USDA Develops Tasty, No-Cal,
High-Fiber Fat Substitute
By Ben Hardin
August 26, 1996
26--Agriculture Secretary Dan Glickman today announced that the
U.S. Department of Agriculture has developed
a substitute fat that pleases the palate and adds fiber without adding a single
The ersatz fat, called Z-Trim, offers a healthful alternative to consumers
who want to avoid the fat calories in certain foods, yet crave good taste and
pleasing texture. Z-Trim is made from a variety of low-cost agricultural
byproducts such as hulls of oats, soybeans, peas and rice, or bran from corn or
wheat. The hulls are processed into microscopic fragments, purified, and dried
and milled to an easy-flowing powder. When the fragments absorb water, they
swell to provide a smooth mouth feel.
Since Z-Trim is made from natural dietary fibers, it will not upset the
digestive system when consumed in ordinary amounts.
"Z-Trim is another example of how agriculture research makes a
difference in the lives of consumers," said Glickman. "Too often we
mistakenly think that agricultural science doesn't matter, that it doesn't
touch our lives. But, in fact these kinds of discoveries and inventions can be
seen up and down the aisles of every supermarket in this country."
"Z-Trim will give consumers low-calorie, high-fiber, reduced-fat
products that still have good "mouth feel," said Glickman.
"Offering a good-tasting option to high-calorie indulgences will help
people like me stick to our diets and lose our extra pounds.
"A consumer who normally eats 3,500 calories a day could cut as many
as 700 calories by eating the same kinds of food in the same volume, but adding
about half an ounce of Z-Trim to replace fat."
Inventor George E. Inglett, a chemist with USDA's
Agricultural Research Service said that
Z-Trim can supply important texture qualities such as appropriate moistness,
density, and smoothness in foods ranging from reduced-calorie cheese products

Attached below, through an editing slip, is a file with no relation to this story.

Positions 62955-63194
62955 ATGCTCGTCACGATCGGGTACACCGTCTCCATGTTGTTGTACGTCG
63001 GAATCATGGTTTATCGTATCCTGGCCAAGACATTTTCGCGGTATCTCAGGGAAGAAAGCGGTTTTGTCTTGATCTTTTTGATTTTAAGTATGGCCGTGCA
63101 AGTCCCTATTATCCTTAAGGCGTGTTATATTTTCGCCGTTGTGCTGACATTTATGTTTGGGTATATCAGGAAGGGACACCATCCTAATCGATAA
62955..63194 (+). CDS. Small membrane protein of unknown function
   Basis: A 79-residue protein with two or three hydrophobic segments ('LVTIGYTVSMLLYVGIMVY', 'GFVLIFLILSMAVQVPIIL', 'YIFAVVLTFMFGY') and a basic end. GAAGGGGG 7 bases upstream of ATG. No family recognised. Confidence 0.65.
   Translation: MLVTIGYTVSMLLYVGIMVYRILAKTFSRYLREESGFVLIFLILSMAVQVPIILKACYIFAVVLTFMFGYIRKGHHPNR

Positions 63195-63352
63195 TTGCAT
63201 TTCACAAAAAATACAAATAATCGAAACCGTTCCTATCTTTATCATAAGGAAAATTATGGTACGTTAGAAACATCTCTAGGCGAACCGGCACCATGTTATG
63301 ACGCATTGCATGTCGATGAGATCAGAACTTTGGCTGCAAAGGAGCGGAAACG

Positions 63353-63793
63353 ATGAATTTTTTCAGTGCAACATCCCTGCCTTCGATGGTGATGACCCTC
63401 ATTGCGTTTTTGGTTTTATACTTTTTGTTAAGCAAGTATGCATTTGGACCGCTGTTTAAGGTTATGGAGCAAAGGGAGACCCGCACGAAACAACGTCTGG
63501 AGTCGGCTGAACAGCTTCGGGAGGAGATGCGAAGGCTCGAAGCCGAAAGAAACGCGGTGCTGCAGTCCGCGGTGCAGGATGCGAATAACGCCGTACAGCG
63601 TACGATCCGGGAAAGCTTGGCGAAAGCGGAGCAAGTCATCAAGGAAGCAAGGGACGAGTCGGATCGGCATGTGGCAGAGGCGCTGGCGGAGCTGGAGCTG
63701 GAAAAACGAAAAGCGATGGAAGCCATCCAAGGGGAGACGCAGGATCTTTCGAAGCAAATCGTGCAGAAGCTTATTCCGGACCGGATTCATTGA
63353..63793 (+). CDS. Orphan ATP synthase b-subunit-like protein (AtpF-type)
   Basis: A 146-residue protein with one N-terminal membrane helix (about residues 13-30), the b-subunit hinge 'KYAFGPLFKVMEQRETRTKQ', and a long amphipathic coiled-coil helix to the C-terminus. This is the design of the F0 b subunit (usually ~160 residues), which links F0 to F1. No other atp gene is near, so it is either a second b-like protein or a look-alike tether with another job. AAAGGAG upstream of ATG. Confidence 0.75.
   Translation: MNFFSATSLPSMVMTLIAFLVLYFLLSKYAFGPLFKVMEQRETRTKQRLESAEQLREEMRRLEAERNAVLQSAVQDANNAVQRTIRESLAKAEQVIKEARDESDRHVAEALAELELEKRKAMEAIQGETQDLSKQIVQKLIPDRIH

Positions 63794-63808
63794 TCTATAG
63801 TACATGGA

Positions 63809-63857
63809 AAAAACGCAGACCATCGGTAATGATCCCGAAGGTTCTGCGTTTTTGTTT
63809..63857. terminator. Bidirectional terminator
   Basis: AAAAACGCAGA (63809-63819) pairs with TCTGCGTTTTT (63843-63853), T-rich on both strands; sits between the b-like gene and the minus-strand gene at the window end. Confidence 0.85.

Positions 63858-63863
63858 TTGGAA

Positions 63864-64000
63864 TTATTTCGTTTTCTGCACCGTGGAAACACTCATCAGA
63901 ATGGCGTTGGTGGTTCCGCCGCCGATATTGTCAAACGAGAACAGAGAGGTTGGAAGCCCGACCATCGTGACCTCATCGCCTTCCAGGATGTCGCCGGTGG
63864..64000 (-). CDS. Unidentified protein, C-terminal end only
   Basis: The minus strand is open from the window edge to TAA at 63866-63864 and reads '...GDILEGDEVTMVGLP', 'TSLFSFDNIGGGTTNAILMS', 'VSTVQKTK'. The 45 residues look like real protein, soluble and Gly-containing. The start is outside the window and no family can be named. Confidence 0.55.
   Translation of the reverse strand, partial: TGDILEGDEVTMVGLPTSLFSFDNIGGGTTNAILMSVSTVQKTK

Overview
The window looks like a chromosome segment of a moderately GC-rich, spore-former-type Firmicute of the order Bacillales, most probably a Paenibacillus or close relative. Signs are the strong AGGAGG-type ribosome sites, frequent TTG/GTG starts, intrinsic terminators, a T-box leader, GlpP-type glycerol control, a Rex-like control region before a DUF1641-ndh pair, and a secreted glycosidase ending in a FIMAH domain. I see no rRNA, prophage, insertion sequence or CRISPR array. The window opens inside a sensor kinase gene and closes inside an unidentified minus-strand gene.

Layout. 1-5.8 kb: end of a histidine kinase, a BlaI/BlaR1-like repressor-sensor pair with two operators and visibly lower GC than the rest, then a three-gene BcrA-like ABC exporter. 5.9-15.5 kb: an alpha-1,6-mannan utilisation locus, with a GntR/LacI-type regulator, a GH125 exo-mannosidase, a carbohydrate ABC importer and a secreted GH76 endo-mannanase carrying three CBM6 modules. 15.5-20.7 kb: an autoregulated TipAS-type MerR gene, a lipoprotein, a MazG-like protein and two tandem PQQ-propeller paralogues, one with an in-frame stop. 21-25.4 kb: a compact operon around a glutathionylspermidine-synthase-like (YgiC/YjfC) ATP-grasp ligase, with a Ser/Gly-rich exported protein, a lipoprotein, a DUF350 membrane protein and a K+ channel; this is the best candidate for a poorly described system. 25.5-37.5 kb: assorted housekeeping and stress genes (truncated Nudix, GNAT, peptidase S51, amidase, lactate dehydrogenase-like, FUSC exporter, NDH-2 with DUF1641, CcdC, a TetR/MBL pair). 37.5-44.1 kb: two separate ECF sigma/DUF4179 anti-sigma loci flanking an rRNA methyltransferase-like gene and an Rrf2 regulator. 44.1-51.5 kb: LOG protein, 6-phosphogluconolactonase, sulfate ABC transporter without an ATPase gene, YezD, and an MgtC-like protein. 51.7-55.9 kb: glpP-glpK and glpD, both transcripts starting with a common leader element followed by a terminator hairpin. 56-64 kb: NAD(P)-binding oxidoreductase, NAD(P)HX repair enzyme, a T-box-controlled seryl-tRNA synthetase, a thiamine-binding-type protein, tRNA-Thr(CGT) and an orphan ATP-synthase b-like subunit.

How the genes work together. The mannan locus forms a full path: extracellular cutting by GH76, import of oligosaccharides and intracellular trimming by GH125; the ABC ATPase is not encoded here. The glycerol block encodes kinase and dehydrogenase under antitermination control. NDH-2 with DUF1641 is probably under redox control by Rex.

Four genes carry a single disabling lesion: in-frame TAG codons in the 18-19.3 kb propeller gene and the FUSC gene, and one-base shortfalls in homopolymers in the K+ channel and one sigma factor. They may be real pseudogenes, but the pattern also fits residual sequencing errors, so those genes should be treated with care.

and hamburger to baked goods. It can also replace some flour in baked goods.
At the ARS National Center for Agricultural
Utilization Research at Peoria, Ill., where Inglett works, food scientist
Kathleen Warner made Z-Trim foods for trained sensory panelists. The panelists
gave equal marks to standard brownies containing 25 percent fat and Z-Trim
brownies with only 15.5 percent fat. In the low-cal Z-Trim brownies, about
one-half teaspoon of Z-Trim replaced 29 grams of fat and reduced the normal
amount of flour by half.
In 90- to 92-percent-lean ground beef patties, a gel of Z-Trim and water
can replace up to 15 percent of the fat, Warner said. Using Z-Trim also boosts
the meat's tenderness and juiciness, she added.
ARS has applied for a patent on the process for making the new fat
replacer. Once the patent has been received, ARS will license the process to
private companies to develop commercial products. Inglett, who also invented
Oatrim-10, an earlier fat substitute, has already developed a 1-ounce chocolate
bar containing half a gram of Z-Trim, oat fiber, corn syrup, milk chocolate,
artificial sweetener, and 1 gram of soluble beta-glucan from Oatrim-10.
Scientific contact: George E. Inglett,
Biopolymer Research, National
Center for Agricultural Utilization Research, ARS, USDA, Peoria, Ill. 61604;
phone: (309) 681-6363.